Carpal Tunnel is Covered Under Your Workers’ Compensation Rights

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What is Carpal Tunnel?

According to the Mayo Clinic, a world-famous royal-standard medical facility, carpal tunnel syndrome (“CTS”) is “a condition that causes numbness, tingling and other symptoms in the hand and arm … caused by a compressed nerve in the carpal tunnel, a narrow passageway on the palm side of your wrist.”

 

The nerve at issue is the “median nerve.” As WebMD explains, “The median nerve and several tendons run from your forearm to your hand through a small space in your wrist called the carpal tunnel. The median nerve controls movement and feeling in your thumb and first three fingers (not your little finger).”

 

If you think you might have CTS and if you think, “I have been injured at work,” you need to contact a work injury lawyer. You should act quickly because there are short deadlines for filing a claim under Pennsylvania workers’ compensation laws.

 

How Do I Know if I Have CTS?

Typically, CTS symptoms begin gradually, often starting with numbness or tingling in your thumb, index, middle, and ring fingers. At the beginning, the sensations seem to “come and go.” As CTS progresses, the numbness and tingling occur more often, and sometimes the sensation feels like a tiny electric shock. The tingling and numbness can be extreme.

 

According to a Mayo Clinic hand surgeon, a common symptom is waking up in the middle of the night with numb and tingling hands. One key indicator of CTS is the absence of tingling/numbness in the little finger. Because the median nerve only connects to the other three fingers and the thumb, CTS does not generally affect the little finger.

 

Weakness in your hands and a tendency to drop objects are two other common symptoms. The median nerve controls the thumb’s pinching muscle which is often compromised when pressure is put on the nerve.

 

CTS Because of Your Job?

There are many non-work, non-employment factors that lead to CTS, but the scientific consensus is that workplace factors play a role — often a decisive role — in the onset and progression of the condition. As the US National Institute of Health has stated, “Workplace factors may contribute to existing pressure on or damage to the median nerve.” NIH Carpal Tunnel Fact Sheet, p. 5.

 

CTS is a form of repetitive stress injury (e.g., doing the same hand task over and over and over again). CTS is serious. It can be painful and debilitating and, if left untreated, can cause permanent damage to your hands and your ability to work and do everyday tasks.

 

According to the Canadian Centre for Occupational Health and Safety (“CCOSH”), CTS has been associated with certain tasks including:

 

  • Repetitive hand motions.
  • Awkward hand positions.
  • Strong gripping.
  • Mechanical stress on the palm.
  • Vibration.

 

If your job involves these types of tasks and you are experiencing symptoms of CTS, you should see a physician and act quickly to determine your legal rights by contacting a work injury lawyer.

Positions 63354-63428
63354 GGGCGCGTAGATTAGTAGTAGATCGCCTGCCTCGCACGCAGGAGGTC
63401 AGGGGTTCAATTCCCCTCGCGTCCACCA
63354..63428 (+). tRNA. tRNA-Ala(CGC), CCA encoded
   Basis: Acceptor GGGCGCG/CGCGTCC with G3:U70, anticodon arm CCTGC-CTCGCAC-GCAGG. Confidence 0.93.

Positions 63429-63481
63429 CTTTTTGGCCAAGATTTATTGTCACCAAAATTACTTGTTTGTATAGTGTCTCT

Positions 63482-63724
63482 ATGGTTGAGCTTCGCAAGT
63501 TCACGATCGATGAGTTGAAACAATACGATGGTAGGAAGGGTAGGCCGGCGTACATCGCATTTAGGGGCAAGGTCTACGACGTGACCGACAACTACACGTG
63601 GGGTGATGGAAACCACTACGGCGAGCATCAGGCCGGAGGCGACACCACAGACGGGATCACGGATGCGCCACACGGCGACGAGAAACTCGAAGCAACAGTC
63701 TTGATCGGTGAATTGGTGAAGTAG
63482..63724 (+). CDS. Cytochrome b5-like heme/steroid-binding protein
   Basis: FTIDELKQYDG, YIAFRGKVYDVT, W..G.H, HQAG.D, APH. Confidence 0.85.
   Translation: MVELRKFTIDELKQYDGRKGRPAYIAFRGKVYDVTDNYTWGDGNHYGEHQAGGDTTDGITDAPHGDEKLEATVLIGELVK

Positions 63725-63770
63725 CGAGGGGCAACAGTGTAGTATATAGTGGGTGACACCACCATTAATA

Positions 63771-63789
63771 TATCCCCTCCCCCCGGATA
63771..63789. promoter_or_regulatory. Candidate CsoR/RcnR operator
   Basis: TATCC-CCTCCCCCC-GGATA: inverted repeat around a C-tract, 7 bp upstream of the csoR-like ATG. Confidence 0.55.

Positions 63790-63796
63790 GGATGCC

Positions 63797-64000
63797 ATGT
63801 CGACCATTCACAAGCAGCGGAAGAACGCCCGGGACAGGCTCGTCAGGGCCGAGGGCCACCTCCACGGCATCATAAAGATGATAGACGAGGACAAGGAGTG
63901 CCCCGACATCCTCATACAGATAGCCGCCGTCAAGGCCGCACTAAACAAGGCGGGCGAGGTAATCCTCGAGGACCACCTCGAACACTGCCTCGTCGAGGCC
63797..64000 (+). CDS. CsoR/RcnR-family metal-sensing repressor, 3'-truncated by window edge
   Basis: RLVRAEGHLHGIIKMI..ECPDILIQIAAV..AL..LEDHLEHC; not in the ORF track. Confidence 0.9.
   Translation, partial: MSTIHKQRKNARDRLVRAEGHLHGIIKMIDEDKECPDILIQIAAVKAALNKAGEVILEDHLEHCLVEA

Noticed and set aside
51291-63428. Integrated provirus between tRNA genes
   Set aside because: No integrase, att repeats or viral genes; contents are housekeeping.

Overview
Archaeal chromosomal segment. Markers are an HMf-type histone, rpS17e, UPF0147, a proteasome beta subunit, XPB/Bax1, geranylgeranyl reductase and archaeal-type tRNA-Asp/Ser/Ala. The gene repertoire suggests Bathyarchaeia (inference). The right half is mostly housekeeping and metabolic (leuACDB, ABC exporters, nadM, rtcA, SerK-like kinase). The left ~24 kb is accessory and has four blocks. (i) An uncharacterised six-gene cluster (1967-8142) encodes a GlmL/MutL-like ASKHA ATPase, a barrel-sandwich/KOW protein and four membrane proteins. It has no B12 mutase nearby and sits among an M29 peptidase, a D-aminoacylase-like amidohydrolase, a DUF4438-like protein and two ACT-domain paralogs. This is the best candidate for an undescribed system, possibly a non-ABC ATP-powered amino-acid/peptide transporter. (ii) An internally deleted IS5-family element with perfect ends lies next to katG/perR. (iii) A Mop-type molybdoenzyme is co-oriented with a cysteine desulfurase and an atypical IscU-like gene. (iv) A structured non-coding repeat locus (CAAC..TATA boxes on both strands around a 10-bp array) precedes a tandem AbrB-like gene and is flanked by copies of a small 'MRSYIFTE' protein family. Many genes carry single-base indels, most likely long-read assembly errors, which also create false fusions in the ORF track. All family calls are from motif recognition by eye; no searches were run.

Not Just Office Workers

CTS is often thought of as a condition impacting mostly office workers and computer users. However, CTS is not confined to office workers or data entry. In addition to office work, the NIH lists these occupations/industries as examples where repetitive type tasks might result in CTS:

 

  • Assembly line work (using small tools).
  • Manufacturing (pressing, pulling machinery).
  • Sewing (using needles, pulling cloth).
  • Janitorial/cleaning (scrubbing, mopping).
  • Meat packing/meat processing (cutting, deboning).

 

Other examples from CCOSH include:

 

  • Farm workers (milking cows, hand-picking produce).
  • Mechanics (using ratchets and screwdrivers).
  • Gardener (using hand-tools).
  • Painter (using sprayers, holding brushes/scrapers).
  • Musician (using bow, fingering of piano and other instruments).
  • Cashiers/retail (using laser scanner at checkout).
  • Locksmith (turning keys).

 

If I Get Hurt at Work, What are My Rights?

The legal system can be confusing. Many people ask themselves: “If I get hurt at work, what are my workers’ compensation rights?” The simple answer is, you have a right to compensation for workplace injuries. This includes CTS and is true even if your employer has taken precautions to prevent injury. This is also true even if you have been very careful. Injured on the job means you are eligible for benefits. No one has to be at fault. The injury simply has to occur within the scope of your work duties.

 

Krasno, Krasno & Onwudinjo Can Help

An experienced workers’ compensation lawyer from Krasno, Krasno & Onwudinjo can help determine if you are eligible to receive Pennsylvania workers’ compensation benefits because of CTS or any other workplace injury. Krasno, Krasno & Onwudinjo is a leading Pennsylvania workers’ compensation law firm. We have a team of lawyers and staff who will advocate for you and dedicate themselves to seeking the benefits to which you are entitled. Contact a member of our legal team today at (877) 299-0779.

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Krasno, Krasno & OnwudinjoAbout the author

Krasno, Krasno & Onwudinjo has been serving injured Pennsylvania workers since 1936. If you have been injured on the job or if you are seeking Social Security benefits call us today for a free no obligation consultation.

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